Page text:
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Activation of Eosinophils in the Airways of Lung Transplantation Patients

Amrita K. Dosanjh; David Elashoff; Adam Kawalek; Richard B. Moss; Silvia Esrig
Author and Funding Information

Affiliations: From the Department of Pediatric Pulmonary, Stanford University Medical School, Stanford, Calif.,  From the Department of Statistics, Stanford University Medical School, Stanford, Calif.

Affiliations: From the Department of Pediatric Pulmonary, Stanford University Medical School, Stanford, Calif.,  From the Department of Statistics, Stanford University Medical School, Stanford, Calif.


1997 by the American College of Chest Physicians


Chest. 1997;112(5):1180-1183. doi:10.1378/chest.112.5.1180
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Abstract

Eosinophils are important inflammatory cells involved in liver and renal allograft rejection. The role of these cells is less well defined in lung allograft rejection. Eosinophils may be activated in lung rejection and release cytotoxic eosinophil cationic protein (ECP). Other states of disease in lung transplant recipients, such as cytomegalovirus (CMV) and bacterial infection, may also be associated with activated eosinophils. We postulated that ECP may be detectable and elevated in the airway lavage samples obtained from lung transplant patients and may contribute to disease pathogenesis.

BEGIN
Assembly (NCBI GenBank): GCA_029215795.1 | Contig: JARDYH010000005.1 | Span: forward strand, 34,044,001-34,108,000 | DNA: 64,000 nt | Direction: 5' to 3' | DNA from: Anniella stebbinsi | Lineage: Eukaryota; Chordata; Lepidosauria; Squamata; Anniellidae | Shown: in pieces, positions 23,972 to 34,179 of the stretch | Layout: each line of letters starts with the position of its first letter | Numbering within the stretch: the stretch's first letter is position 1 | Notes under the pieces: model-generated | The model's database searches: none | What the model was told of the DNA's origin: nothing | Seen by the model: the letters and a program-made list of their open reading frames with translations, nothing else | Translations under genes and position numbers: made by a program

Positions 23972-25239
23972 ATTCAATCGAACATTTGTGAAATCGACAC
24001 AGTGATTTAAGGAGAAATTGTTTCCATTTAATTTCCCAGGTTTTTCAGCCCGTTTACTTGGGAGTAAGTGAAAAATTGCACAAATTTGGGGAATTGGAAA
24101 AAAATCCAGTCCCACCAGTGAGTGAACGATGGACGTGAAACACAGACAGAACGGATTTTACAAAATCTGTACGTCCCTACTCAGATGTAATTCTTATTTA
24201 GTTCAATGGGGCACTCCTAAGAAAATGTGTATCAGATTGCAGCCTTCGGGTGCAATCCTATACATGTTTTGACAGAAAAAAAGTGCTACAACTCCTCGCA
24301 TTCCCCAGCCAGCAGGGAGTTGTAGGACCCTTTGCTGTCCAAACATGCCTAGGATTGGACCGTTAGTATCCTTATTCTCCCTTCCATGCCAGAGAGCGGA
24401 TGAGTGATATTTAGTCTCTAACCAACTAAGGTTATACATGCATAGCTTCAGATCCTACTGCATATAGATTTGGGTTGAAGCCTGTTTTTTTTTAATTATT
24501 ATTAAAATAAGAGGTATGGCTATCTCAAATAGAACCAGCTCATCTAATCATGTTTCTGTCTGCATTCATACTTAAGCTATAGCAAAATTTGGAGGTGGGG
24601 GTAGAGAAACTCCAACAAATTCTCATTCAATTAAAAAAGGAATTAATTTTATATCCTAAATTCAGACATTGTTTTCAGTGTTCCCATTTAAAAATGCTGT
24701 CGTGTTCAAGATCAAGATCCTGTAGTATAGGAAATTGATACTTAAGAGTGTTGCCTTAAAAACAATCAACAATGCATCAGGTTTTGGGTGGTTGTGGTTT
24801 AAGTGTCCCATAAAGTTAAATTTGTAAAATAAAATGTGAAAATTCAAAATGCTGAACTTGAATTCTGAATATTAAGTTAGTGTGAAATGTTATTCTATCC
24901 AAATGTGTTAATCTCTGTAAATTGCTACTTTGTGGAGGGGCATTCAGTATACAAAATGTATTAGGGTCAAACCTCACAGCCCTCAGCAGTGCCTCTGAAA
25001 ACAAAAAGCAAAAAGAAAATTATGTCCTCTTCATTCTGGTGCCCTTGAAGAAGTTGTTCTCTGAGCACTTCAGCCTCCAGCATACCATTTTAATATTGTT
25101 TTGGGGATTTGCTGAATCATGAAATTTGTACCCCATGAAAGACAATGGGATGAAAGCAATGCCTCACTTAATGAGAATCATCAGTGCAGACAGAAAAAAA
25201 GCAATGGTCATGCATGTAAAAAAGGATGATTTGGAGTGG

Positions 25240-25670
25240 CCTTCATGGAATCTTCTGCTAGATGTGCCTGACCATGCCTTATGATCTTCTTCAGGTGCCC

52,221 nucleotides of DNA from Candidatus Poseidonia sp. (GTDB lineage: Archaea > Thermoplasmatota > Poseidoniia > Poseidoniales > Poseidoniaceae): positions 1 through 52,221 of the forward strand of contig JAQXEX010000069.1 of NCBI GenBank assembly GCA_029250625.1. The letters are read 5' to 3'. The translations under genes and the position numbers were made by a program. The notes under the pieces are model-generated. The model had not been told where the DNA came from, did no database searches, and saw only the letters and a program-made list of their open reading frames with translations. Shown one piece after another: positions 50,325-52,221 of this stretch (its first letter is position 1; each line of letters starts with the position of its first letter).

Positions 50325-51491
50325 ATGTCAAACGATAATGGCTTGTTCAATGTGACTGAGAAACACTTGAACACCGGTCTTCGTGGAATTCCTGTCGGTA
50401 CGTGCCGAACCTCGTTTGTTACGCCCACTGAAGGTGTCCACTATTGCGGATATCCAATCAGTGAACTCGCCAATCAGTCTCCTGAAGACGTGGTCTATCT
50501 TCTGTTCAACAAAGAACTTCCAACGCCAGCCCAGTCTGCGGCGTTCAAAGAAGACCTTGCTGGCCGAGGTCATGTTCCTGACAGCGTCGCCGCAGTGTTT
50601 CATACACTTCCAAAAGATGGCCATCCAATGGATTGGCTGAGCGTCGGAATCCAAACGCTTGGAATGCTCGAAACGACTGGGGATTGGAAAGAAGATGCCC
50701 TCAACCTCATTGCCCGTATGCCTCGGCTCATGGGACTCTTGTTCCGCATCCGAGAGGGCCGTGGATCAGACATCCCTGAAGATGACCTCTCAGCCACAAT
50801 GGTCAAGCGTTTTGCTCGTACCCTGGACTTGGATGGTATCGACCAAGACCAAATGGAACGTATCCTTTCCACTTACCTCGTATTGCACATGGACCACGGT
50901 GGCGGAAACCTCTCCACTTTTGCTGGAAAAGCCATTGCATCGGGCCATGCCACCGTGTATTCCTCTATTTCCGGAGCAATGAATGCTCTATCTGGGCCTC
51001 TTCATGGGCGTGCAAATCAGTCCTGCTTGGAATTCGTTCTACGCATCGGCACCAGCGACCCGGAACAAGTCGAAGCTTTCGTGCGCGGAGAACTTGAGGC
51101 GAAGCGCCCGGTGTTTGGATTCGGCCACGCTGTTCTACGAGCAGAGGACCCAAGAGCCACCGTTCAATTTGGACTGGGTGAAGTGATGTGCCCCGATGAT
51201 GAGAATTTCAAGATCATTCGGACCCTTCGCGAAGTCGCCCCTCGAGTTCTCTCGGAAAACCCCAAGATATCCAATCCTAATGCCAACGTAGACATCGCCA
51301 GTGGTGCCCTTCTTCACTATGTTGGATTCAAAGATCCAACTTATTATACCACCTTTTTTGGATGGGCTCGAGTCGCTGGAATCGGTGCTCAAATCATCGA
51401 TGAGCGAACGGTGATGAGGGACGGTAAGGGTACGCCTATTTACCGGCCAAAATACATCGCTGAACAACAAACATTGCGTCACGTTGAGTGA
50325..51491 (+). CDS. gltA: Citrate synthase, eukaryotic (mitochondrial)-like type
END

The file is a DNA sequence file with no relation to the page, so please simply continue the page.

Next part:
Methods: Fifty BAL samples were collected from 38 lung transplant patients. Their most recent pulmonary function test results within 1 week of collection were noted. The samples were analyzed for the concentration of ECP, WBC count and differential cell count, and total protein level. The results were analyzed to identify the presence of disease or abnormal lung function associated with a positive ECP test. Student's t test was used and a p value of <0.05 was considered significant.

Results: We found that ECP levels were elevated in 36% (n=14) of the patients. Those patients with a positive test result were more likely to have acute rejection, CMV disease, or the presence of a cultured pathogen in BAL compared to patients with a negative test result (p<0.01) Conclusions: The presence of BAL ECP is associated with disease in lung transplant patients. Since ECP is directly cytotoxic, it may contribute to disease pathogenesis.


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